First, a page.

# Sudoku Basics: Naked Pairs & Singles

Nothing beats the feeling of playing and solving your first easy Sudoku puzzle. And once you’ve completed one, you want to test out more of your Sudoku skills and play on another grid. It's like getting an itch to use new software on your phone and tapping that app icon as soon as possible.

Grasping the basics like **scanning**, pencil marking, **intersections** and **pattern recognition** is just the start of fully rounding out your beginner Sudoku skills and game logic.

While all these skills are helpful and can help you slowly solve a grid, they have their limitations and lack efficient elimination power within the game. If you want to be able to solve medium Sudoku puzzles or one of higher difficulty, it's time to dip into the last end of the basics.

That’s why in today’s Sudoku game article, we’ll learn about naked pairs and singles— powerful elimination tools that work hand-to-hand with pencil marking. Continue reading for more Sudoku tips!

**Prerequisite to Using Naked Pairs & Singles**

Before we define naked pairs and singles (or as some Sudoku players around the world call it, a twin or just a pair), you must know what **pencil marking** in Sudoku is. To briefly sum up, pencil marks in a Sudoku game are digit candidates that are possibly correct for that particular. It could be that both 1 and 4 are the answer to a cell, so you put in temporary notations of 1 and 4 in that particular cell.

They are called pencil marks as the original game was created on sheets of paper and these digits can be erased anytime based on your solving process and preferences.

**What Are Naked Pairs & Singles?**

To make use of naked pairs and singles, it’s ideal that you fill in the whole grid (or at least a significant portion of it) with pencil marks. A lot of people use the Snyder notation technique while playing on most puzzles to make this process faster, but we’ll be using basic pencil marking today.

Naked pairs are a pair of two-digit pencil marks that belong in the same row, column or box. Here’s an example so you can easily identify it in a Sudoku grid:

Now, shift your focus to box 8. You can see that cells r8c5 and r8c6 have the same two-digit notation, a 4 and 5. This is the first naked pair we’ll be using.

**Peer Cells**

Fully understanding how to use naked pairs and singles in Sudoku relies on knowing what peer cells are. Peer cells are cells that are connected via the same row, column or box. Let’s pick out this number 5 in cell r4c4. The peer cells for this cell are the whole of box 5, the entire row 4 and the entire column 4.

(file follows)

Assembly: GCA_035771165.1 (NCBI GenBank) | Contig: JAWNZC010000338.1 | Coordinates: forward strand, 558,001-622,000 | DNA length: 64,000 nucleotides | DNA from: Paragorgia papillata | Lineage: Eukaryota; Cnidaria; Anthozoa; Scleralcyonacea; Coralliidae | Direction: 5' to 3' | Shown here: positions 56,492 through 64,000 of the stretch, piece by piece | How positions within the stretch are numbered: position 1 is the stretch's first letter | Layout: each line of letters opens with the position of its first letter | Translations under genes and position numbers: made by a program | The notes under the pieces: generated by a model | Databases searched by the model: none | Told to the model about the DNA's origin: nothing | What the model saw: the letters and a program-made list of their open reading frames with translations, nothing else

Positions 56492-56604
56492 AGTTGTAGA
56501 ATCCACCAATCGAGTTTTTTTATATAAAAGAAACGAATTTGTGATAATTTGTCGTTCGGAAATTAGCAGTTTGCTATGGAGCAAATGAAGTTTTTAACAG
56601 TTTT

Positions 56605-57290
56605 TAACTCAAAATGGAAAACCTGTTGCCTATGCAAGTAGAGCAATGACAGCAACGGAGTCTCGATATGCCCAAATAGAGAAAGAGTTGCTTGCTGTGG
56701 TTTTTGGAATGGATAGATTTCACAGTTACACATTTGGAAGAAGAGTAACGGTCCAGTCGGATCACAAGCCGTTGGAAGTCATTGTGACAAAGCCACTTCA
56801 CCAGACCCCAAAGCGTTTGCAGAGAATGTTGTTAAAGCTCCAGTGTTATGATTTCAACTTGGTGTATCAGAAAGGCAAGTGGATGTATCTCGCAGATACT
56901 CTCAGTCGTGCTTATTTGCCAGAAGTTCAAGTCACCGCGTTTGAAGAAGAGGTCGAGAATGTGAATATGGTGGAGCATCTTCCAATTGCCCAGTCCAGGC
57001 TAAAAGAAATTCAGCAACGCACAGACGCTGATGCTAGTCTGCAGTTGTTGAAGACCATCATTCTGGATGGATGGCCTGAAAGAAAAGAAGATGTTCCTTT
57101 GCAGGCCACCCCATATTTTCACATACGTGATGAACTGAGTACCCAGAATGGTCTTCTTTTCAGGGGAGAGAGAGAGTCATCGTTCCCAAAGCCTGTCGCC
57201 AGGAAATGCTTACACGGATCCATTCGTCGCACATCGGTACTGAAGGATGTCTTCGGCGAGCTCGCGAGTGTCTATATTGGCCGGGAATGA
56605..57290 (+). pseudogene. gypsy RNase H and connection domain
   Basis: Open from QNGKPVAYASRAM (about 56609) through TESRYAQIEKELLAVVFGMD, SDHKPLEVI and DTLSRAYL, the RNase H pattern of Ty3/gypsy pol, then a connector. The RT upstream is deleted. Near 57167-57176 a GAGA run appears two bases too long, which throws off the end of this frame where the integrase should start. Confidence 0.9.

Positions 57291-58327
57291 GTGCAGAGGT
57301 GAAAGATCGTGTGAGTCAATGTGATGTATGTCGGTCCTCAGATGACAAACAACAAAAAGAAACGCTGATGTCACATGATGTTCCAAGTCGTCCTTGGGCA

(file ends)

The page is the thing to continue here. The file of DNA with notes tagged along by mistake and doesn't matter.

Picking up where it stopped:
Now, is the 1 in cell r9c4 a peer cell to the 5? Yes, it is! Is the 3 in r4c9 peers with the 5? It also is. Knowing these peer cells is integral in the elimination process involved with using naked pairs and singles.

**Using Naked Pairs & Singles**

Let’s return to our identified naked pair in our sample Sudoku grid. So our pair has a 4 and a 5, and are both in the same single row in box 8. We’ll use the naked pair to begin the elimination process, but how does it work?

Naked pairs work by eliminating every other candidate within their peer cells, and it plays under the logic of Sudoku itself since numbers can’t be repeated in any row, column or box. By identifying a pair of candidates for a specific area of the grid, we can significantly reduce the number of candidates to eliminate as we continue to solve.

Using our naked pair, we can eliminate all the other 4s and 5s that are peer cells with the naked pair. Let’s start within the box. There is a 4 in cell r8c4 and 5s in cells r7c6 and r9c6. We can now remove them and reduce the number of candidates in this box.

**Naked Single**

And after removing the 4 in cell r8c4, we’re left with just one candidate digit, a 9. This is what we call a naked single. Why is it called a naked single? Because it is one digit that has no other number to hide behind and is the only number that can go in that specific cell. A naked single usually counts as the answer you can use to fill in the cell (unless there were errors in the pencil marking process). So now, we fill in cell r8c4 with an answer of 9.

**Further Elimination **

Now that we’ve removed the 4s and 5s in the box, let’s eliminate those in the same row as our naked pair. Now that we’ve removed several more digits in row 8, we’re left with more naked singles, with an 8 in cell r8c7 and a 7 in r8c9. With these answers, we can also eliminate the candidate 9 in r8c1, which then leaves us with a naked single of 2.

Congratulations! You’ve just learned how to use a naked pair for more efficient elimination and create naked singles for answering and further elimination!

**Basic Rhythm to Try in Free Sudoku Puzzles**

To give you an idea, try using this rhythm every time you see a naked pair in your Sudoku game:

1. Identify the naked pair

2. Clear out the box they’re in

3. Clear out the row or column they’re in

4. Identify naked singles

5. Eliminate notes using the answer from a naked single

Rinse and repeat until you get into the flow of solving your Sudoku puzzle! Since we didn’t use Snyder notation in our sample Sudoku grid, you can see that there are cells with even three candidates. Elimination can potentially thin them out and even create more naked pairs to work with.

To become more proficient in using this technique, try it out on an easy Sudoku puzzle **here** at our site first or finish off the sample grid we used above. To give you a hint, there’s another naked pair in box 8 you can start with if you’re going to finish the sample Sudoku puzzle we provided.

Have fun and continue your journey to becoming a capable Sudoku player!